Sentinel’s Gqeberha representative hasn’t always had it easy. But she’d rather go bungee jumping than cry into her cornflakes.
When Sue Clark got home from America in 2008, she had hit rock bottom. After enduring the loss of two children, the collapse of her marriage and the decimation of her life savings, she had reached a point where “I didn’t even own a toaster.” As “a 52-year-old divorcee in the new South Africa,” Sue was the first to admit that the odds were stacked against her. But this didn’t prevent her from trying to claw her way back up.
Johann de Vos (manager of our PE branch at the time), who had kept in touch with Sue ever since they’d worked together at ABSA in the 1980s, invited her to apply for a job at Sentinel. Sue didn’t have a lengthy list of qualifications behind her name, nor did she have much experience with deceased estates. But Johann had other reasons for bringing her on board: “I knew I could trust her and that her work ethic was second to none,” recalls Johann. Even more important than that, he knew that, after all Sue had been through, she would have “utmost empathy for clients who were dealing with the loss of a loved one.”
Sue has gone on to become an absolute rock for Sentinel, who often says, only half-jokingly, that she’d like to die at her desk. “I’m not the kind of person to have regrets,” says Sue. “But I do often wish I’d found Sentinel earlier on in my career.”
These days, Sue is a very involved and proud grandmother. She lives in a cottage on her son’s property and sees a lot of all three grandkids. She also takes great pride in her children’s successes: Candice is a talented state prosecutor in New Brighton, and Gary is a highly sought-after commercial diver. His work has taken him all over the world (although PE is still very much home).
Sue is proof that being a gran doesn’t have to mean slowing down. In addition to walking 2500km every year, she’s a self-confessed adrenaline junky. Sue has sky-dived, bungee jumped, scuba dived, rock jumped and ziplined – all as “a middle-aged to old woman.” Whenever the stress builds up, she explains, “I do something brave. Then I’m good for a few months.”
Sue’s also imposed her preferences on our year-end functions. Thanks to her, we’ve been horse-riding with the Big 5 in Addo Elephant National Park and ziplining in the mountains near Grabouw. And in December 2021, she persuaded a few friends to join her in walking with – and feeding! – the elephants in Addo.
In the beginning
Sue had a “wholesome” childhood in Uitenhage as one of four kids to parents who showered their children with an abundance of love. She knows how lucky she was to walk to midnight movies with her siblings and take family drives into PE on a Sunday for ice creams at the Sugarbush.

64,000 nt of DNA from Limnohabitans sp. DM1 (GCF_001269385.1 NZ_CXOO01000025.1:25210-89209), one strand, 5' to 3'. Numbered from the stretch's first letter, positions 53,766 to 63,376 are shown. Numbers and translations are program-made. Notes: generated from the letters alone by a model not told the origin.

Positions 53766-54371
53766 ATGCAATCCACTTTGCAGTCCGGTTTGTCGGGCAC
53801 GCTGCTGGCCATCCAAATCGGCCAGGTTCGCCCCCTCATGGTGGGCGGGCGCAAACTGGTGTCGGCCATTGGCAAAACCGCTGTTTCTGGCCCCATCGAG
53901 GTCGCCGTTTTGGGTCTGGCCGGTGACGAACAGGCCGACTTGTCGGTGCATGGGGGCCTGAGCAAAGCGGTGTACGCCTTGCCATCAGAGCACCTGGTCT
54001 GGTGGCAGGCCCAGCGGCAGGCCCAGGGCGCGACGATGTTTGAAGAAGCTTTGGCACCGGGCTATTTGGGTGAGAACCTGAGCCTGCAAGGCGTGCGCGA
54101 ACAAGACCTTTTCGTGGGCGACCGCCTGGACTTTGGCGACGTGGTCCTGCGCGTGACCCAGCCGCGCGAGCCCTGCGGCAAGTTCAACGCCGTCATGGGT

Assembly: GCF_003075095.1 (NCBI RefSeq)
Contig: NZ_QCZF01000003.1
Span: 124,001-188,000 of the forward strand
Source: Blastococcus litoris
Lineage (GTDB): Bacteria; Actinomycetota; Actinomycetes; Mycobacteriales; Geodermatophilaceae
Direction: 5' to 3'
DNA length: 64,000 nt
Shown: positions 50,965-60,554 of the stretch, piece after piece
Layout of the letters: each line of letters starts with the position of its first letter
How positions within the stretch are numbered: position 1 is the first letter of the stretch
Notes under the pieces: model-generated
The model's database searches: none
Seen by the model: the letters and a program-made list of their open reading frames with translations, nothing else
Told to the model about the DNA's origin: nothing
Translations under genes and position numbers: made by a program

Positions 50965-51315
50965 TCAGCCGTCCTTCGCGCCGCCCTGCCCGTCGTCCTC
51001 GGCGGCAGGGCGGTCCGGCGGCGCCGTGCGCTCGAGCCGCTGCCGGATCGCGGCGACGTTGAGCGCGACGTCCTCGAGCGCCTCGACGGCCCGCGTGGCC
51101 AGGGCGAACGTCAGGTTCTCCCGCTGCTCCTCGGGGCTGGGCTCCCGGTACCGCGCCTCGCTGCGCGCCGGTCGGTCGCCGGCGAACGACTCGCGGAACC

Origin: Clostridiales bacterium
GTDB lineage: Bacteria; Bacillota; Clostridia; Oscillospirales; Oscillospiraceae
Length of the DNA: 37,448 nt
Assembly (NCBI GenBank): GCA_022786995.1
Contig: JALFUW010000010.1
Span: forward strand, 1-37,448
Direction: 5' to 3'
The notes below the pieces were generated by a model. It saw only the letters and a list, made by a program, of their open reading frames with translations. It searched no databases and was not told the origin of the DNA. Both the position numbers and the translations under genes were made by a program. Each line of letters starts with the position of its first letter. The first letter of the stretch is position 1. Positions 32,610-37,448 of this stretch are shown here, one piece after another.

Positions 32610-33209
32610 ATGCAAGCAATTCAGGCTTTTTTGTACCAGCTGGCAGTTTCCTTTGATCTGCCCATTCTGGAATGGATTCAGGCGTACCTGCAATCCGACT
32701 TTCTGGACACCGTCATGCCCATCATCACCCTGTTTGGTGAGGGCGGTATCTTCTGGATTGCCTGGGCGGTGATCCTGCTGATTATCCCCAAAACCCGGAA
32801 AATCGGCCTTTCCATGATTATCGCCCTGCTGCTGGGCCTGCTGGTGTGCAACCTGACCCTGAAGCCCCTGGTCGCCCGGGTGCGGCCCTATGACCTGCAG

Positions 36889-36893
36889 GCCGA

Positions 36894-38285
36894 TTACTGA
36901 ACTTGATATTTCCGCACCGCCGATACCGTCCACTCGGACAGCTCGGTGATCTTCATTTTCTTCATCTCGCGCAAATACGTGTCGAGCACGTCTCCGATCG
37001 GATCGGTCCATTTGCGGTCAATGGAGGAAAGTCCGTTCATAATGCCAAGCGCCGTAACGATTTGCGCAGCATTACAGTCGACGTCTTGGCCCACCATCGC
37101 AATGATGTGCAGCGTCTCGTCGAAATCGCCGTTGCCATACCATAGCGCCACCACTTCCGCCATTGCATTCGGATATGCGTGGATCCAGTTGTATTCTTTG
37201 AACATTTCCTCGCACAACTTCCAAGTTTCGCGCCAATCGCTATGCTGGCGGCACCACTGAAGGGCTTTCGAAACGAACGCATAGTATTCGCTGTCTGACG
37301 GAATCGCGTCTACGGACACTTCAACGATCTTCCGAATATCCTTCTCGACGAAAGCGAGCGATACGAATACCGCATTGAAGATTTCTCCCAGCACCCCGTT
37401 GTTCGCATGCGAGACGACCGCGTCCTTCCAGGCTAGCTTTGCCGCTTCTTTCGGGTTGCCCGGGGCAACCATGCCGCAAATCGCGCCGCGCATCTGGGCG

After matriculating, Sue found a job at a bank. “I didn’t study because I wanted to go farming with my husband to be.” A couple of years later, that dream came true and, after getting married, the young couple moved to the family dairy and chicory farm near Alexandria. Sue loved farm life, and she was also close enough to town to continue to work at Standard Bank.
I get knocked down
In 1980, after much anticipation, the Clarks welcomed their first child into their world. Unfortunately, their baby boy, Scott, had to spend his first night in ICU. But when the doctor broke the news that he had passed away overnight, Sue was in a state of complete shock. “It had never even crossed my mind that I’d be leaving the hospital without a child.”
While Sue continued to work at the bank and, before long, gave birth to Candice, she can see in hindsight that Scott’s death was a significant turning point in her life story. A couple of years later, Sue gave birth to another daughter, Megan, and a son, Gary – but this was not the end of her challenges. When the drought of 1988 forced the Clarks to sell their farm, Megan was diagnosed with a terminal illness. She died in 1995 at the age of 10. “She told me before she died that she knew where she was going,” Sue remembers. “And that it was better than here.” Sue clung to this thought in the years that followed…
But I get up again
When Sue got back from America thirteen years later, without a cent to her name, she couldn’t have imagined that her life was about to get a whole lot better. Eighteen months after her return Johann asked her to interview at Sentinel, and the rest, as they say, is history. Over the past eleven years, Sue has become an exceptional estates administrator with an incredible ability to connect with clients in their time of need. She explains that the banking background was useful, but she has “learnt a huge amount on the job. Sentinel really is like a family, and there’s always someone you can ask for help…No matter how stupid your question may seem.”
There’s also a sense of fun: “One April Fool’s Day Coralea really got me,” she remembers with a laugh. “She had me running around all day trying to track down a Mr C. Lyon who’d asked for help drafting his Will.” The number he’d supposedly left went through to the Oceanarium!
When Johann transferred to our Cape Town branch, Sue became Sentinel’s sole representative in PE – a role which she has really made her own. “It’s not easy being out on your own,” says Johann, who speaks from personal experience. “But Sue has become an integral part of the wider Sentinel team. I don’t know anyone who doesn’t respect her.”
“If you quantify Sue by her bank balance, she is dirt poor,” he adds. “But if you quantify her by the input and influence she has over her friends, family and colleagues; she is a multi-millionaire.”